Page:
By Justin L. Mack, FinancialPlanning featuring Brian Spinelli, CFP®, AIF®Co-Chief Investment Officer

Financial advisors are tasked with helping those that come to them for guidance take charge of every aspect of their financial lives.

But if you don’t know your clients’ complete cash stories, can you truly deliver the most impactful advice?

That was one of many cash topics tackled Tuesday during an event held by Flourish, the RIA technology platform owned by MassMutual that offers cash and crypto management tools for advisors.

Called “Cash Awakening: Exploring the CIO Perspective on Cash,” the hourlong discussion moderated by Financial Planning Wealthtech Reporter Justin L. Mack called upon Brian M. Spinelli, co-chief investment officer at Halbert Hargove, and Kristi de Grys, chief operating, investment and compliance officer at Merriman Wealth Management, to break down how clients view cash, common use cases and how their firms are using modern cash management tools as part of a holistic advisory offering.

Flourish officials said the discussion was inspired by the fact that one of the most frequent questions they get from advisors across the more than 700 RIAs they partner with is how Flourish Cash works along with money market funds, Treasurys and other cash equivalents in the advisor toolkit.

In addition, the amount of cash that sits outside a client’s portfolio and outside of an advisor’s purview continues to exceed expectations. 

According to a 2022 Capgemini World Wealth report, people with at least $1 million in investable assets keep 20% of their net worth in cash. Meanwhile, a recent Flourish analysis found that clients with a self-reported net worth of $1 million to $2 million hold an average of $183,672 in Flourish Cash accounts, and clients with a self-reported net worth of $5 million to $10 million hold an average of $363,831 in cash.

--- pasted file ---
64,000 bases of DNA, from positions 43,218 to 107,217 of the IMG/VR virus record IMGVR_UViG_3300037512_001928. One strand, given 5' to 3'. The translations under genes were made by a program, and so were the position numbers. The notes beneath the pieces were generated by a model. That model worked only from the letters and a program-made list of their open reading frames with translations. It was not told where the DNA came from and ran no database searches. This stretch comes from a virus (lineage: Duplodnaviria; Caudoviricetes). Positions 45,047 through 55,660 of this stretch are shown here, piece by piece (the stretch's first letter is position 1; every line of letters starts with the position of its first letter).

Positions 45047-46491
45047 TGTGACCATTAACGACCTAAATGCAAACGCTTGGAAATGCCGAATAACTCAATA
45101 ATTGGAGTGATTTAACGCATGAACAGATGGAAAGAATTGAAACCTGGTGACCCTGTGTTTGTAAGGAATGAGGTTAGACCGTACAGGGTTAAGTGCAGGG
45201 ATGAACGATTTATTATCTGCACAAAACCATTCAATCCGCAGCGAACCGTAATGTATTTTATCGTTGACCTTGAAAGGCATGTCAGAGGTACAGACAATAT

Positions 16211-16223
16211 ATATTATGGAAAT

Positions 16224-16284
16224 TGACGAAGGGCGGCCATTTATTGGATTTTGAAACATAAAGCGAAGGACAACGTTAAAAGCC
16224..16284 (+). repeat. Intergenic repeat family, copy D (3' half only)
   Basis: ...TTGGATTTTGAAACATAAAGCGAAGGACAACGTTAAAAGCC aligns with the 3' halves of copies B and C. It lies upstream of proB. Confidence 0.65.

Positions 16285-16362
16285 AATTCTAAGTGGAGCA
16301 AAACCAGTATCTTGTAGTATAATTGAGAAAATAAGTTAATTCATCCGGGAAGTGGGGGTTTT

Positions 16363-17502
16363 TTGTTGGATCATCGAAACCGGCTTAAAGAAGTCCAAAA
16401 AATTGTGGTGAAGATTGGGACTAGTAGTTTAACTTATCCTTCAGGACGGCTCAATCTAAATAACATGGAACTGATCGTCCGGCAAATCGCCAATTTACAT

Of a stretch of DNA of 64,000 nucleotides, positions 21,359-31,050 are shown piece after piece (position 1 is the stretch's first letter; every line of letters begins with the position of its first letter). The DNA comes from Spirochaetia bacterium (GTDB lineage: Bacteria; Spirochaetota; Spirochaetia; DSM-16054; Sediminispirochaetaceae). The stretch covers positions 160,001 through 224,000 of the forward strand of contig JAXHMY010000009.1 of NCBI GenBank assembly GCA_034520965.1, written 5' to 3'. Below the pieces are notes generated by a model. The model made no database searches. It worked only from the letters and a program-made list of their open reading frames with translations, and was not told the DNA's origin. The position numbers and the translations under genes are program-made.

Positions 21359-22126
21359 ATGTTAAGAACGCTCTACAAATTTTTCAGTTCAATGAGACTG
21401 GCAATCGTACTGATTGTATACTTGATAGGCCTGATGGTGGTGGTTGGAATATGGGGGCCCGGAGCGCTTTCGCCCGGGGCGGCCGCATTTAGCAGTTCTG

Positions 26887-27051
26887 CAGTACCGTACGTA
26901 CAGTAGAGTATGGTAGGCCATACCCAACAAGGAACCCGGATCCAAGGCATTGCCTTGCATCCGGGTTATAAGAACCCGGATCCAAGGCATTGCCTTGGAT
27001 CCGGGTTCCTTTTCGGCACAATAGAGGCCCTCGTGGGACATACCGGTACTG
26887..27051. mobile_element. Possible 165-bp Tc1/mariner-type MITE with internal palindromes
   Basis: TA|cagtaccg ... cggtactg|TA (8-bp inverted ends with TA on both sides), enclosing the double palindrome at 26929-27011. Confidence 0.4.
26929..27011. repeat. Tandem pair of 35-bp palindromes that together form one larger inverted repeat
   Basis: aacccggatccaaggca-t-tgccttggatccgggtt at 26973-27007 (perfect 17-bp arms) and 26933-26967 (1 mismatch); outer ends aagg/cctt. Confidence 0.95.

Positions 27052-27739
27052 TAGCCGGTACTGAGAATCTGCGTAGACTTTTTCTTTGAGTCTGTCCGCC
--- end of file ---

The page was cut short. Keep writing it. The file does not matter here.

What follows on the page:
Because advisors can’t easily see, manage or bill on that cash, it often goes ignored. Those aware of what they’re missing can flip that into a business opportunity. But first, they need to understand why clients are keeping all that cash held away in the first place.

For de Grys, the reasons are both practical and psychological.

“One is liquidity. They need to spend it in the next three to 12 months. They have tax payments. They have spending needs, but they don’t know what they’re going to spend. And because we don’t know what portfolio returns are going to be over the short term, it totally makes sense to a money in cash for most people,” she said. “The second is that it’s secure. And that’s really less of an investment question and more of a psychological question. 

“We think about that as a feeling of safety, a feeling of being in control, a fear of the unknown. And for those clients, they want cash.” 

Spinelli said one of the keys to breaking through and getting clients to come clean about their held-away cash is helping them understand the role the advisor is trying to play in their lives.

“It’s about trying to guide clients versus being a spending cop. As far as cash, two years ago, it wasn’t a conversation. Everybody was just complaining (that) they got nothing. But at the same time, their mortgage rates were also artificially low. But it has all changed,” he said. “The environment is a lot different now. So as clients think about inflation, they think about just what their assets are doing for them. They need to maximize their cash returns as best as possible. And who knows if they’re going to stick around for the long term, but at least in the current environment, it needs to be focused on.” 

He added that for many wealth management clients, the bucketing mentality comes into play.

“They want to see it in a separate account. They don’t want to see it piled into a managed account where they’re like, ‘oh, that’s (Halbert Hargrove’s) money, so I don’t want to touch it. Or I don’t have to call them and ask them to liquidate,” he said. “They really want a little bit more privacy to make the transfers and do it themselves and not have to feel like they’re going to mom and dad for the allowance. 

“Maybe it’s a potential home purchase. Maybe they’re saving for something long term and they just want that standalone account. These are the conversations that are coming up in client meetings in this environment.” 

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